KHN Morning Briefing

Summaries of health policy coverage from major news organizations

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Kansas Panel Approves Medicaid Changes For Hepatitis C Patients

Recipients who drink alcohol or go off their medications would lose their coverage in a new set of recommendations from a legislative oversight committee.

The Associated Press: Panel OKs Dropping Medicaid For Some Kansas Hepatitis C Patients
A Kansas legislative panel is recommending that hepatitis C patients who drink alcohol or stop using their medications should lose Medicaid coverage. The KanCare Oversight Committee also recommended this week that the state health department use step therapy, which requires Medicaid patients to try cheaper treatments first and receive more expensive treatments only if the other medicines fail. State law currently forbids that practice. (1/1)

Kansas Health Institute: Lawmakers Consider Controversial Changes To Reduce KanCare Drug Costs
A legislative oversight committee has approved a controversial set of draft recommendations aimed at reducing the cost of drugs provided to Kansas Medicaid recipients. The joint committee that oversees the state’s privatized Medicaid program known as KanCare this week tentatively approved recommendations that direct the Kansas Department of Health and Environment to develop policies aimed at slowing a steady increase in the $3 billion program’s pharmacy costs. The most controversial of the recommendations calls for withholding expensive hepatitis C drugs from KanCare recipients who don’t follow treatment requirements, such as patients who fail to take all their pills or consume nonprescription drugs or alcohol during treatment. (McLean, 12/20)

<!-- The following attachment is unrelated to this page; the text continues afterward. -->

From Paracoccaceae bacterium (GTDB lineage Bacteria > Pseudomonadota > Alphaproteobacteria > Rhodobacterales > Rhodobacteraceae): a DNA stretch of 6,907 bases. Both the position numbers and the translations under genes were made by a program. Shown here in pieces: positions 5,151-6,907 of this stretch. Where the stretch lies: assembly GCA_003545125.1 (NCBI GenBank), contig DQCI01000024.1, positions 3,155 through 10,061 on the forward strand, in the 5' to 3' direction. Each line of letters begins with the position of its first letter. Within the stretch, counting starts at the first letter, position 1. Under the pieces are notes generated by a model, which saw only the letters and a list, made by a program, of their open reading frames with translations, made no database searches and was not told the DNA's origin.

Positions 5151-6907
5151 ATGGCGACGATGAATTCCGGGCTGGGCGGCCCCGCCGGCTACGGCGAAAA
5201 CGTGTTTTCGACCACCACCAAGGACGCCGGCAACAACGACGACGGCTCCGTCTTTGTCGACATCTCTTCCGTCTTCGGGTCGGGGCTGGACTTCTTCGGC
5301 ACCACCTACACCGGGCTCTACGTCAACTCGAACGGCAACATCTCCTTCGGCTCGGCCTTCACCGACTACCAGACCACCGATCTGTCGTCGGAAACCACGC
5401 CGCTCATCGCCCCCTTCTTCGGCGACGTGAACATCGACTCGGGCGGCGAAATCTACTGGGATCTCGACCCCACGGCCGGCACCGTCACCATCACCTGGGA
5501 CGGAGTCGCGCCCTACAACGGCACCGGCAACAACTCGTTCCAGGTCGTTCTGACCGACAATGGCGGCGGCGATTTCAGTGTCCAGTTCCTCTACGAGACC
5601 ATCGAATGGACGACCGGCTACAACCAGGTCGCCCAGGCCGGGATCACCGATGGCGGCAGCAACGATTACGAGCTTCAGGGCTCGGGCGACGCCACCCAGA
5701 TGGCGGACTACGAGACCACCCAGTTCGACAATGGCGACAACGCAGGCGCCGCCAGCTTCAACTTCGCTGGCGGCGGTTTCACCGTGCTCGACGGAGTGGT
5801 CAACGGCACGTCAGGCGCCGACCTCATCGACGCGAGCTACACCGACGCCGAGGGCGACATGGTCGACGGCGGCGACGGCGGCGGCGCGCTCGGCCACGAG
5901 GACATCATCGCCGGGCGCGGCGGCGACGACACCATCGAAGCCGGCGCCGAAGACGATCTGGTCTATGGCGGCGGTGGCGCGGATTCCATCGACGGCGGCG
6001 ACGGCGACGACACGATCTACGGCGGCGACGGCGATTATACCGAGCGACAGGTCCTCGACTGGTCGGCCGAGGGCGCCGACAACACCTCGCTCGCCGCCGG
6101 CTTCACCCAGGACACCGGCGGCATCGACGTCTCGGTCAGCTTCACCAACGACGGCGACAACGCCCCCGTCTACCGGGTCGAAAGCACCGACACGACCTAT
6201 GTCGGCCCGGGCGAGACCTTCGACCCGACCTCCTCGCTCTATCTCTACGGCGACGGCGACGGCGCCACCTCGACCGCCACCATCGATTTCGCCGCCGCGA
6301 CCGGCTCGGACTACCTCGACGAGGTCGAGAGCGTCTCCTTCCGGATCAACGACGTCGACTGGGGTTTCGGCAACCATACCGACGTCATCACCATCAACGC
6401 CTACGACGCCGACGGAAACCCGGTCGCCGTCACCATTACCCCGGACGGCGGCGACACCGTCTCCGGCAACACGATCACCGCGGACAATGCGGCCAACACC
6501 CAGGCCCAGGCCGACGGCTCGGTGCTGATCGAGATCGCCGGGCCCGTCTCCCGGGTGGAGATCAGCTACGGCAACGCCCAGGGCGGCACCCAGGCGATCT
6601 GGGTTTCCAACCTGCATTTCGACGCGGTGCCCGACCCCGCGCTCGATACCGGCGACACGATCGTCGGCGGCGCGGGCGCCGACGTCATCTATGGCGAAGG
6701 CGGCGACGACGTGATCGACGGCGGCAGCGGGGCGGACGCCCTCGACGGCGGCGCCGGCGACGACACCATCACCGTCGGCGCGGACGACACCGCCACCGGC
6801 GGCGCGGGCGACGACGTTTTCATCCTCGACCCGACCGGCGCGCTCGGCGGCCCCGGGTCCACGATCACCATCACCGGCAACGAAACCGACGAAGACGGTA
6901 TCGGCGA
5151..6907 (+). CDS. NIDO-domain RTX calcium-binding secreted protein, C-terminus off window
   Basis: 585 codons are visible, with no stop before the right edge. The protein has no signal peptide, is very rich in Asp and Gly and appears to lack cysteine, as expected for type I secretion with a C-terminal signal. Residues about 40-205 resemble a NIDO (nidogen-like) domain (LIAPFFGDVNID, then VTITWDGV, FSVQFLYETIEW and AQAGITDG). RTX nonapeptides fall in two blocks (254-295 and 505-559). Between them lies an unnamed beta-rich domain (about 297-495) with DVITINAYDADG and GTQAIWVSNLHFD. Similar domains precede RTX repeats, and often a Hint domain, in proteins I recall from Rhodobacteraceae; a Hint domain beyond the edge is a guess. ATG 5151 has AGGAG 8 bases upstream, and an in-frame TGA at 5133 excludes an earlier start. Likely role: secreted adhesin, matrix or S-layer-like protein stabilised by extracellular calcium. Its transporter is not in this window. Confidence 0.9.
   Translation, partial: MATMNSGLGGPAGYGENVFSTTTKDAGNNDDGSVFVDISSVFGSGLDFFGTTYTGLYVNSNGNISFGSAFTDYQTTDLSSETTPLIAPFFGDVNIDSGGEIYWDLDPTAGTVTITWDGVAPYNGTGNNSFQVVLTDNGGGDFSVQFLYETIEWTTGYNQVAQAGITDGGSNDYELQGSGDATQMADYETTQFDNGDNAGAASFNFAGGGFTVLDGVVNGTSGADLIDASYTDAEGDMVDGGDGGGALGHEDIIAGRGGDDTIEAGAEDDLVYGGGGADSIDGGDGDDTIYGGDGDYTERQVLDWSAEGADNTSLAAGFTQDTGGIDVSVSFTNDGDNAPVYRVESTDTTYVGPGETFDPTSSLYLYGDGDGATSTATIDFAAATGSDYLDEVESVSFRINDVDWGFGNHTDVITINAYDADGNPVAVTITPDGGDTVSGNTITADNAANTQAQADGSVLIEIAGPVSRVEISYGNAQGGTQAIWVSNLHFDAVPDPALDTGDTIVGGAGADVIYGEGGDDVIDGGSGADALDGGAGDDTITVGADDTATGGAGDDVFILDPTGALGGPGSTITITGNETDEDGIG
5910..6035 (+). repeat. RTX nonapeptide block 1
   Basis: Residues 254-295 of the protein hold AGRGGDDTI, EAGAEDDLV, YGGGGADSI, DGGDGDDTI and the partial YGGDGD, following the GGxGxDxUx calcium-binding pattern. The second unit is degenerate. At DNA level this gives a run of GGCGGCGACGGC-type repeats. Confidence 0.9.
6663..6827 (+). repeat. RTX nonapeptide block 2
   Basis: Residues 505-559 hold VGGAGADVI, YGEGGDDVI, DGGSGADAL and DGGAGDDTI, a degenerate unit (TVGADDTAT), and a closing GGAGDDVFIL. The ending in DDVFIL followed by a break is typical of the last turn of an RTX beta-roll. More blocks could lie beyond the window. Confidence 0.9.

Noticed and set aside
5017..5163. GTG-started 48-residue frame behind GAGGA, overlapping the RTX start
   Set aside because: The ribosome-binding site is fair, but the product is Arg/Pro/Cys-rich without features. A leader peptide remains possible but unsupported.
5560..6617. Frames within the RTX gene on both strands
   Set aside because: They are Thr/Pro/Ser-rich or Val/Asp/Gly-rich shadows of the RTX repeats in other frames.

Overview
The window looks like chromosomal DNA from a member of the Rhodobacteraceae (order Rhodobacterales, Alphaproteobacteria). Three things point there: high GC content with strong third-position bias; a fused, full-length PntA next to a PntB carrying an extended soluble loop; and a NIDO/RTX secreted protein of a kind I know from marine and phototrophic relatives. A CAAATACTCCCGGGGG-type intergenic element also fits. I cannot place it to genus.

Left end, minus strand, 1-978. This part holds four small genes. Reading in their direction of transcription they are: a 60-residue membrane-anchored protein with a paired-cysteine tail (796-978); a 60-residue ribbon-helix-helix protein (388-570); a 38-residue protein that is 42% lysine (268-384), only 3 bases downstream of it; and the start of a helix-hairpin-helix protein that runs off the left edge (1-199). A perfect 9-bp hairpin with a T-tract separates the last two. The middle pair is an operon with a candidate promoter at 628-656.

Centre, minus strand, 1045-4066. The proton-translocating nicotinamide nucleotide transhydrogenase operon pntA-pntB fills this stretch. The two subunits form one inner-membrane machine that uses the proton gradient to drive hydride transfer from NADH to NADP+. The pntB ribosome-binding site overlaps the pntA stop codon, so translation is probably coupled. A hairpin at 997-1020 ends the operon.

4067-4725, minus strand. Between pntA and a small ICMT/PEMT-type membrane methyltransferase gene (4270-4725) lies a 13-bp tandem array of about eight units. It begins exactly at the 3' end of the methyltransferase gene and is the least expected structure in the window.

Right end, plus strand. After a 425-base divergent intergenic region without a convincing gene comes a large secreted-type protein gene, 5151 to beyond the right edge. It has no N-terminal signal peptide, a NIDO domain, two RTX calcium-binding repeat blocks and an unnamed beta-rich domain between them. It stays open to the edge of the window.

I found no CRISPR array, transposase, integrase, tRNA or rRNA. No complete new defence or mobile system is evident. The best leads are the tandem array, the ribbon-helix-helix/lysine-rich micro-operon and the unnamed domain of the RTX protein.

Wichita (Kan.) Eagle: Senator: Cut Medicaid For Hepatitis C Patients Who Drink Alcohol, Go Off Meds
Medicaid recipients being treated for hepatitis C who drink alcohol or go off their medication would lose coverage under a recommendation passed by a legislative panel Tuesday. Sen. Jim Denning, R-Overland Park, proposed that the state not cover high-cost medications for hepatitis C patients who don’t comply with treatment requirements. The proposal came toward the end of an all-day meeting of the KanCare Oversight Committee. (Lowry, 12/29)

NPR: States Deny Pricey Hepatitis C Drugs To Most Medicaid Patients
In the last few years, new medications have come on the market that can cure hepatitis C with a more than 90 percent success rate. But these new drugs are famously expensive. A full 12-week course of Harvoni costs about $95,000. Because of that, Medicaid in many states restricts who receives the medication. Medicaid in at least 34 states doesn't pay for treatment unless a patient already has liver damage, according to a report released in August. There are exceptions—for example, people who also have HIV or who have had liver transplants—but many living with chronic hepatitis C infection have to wait and worry. (Harper, 12/27)

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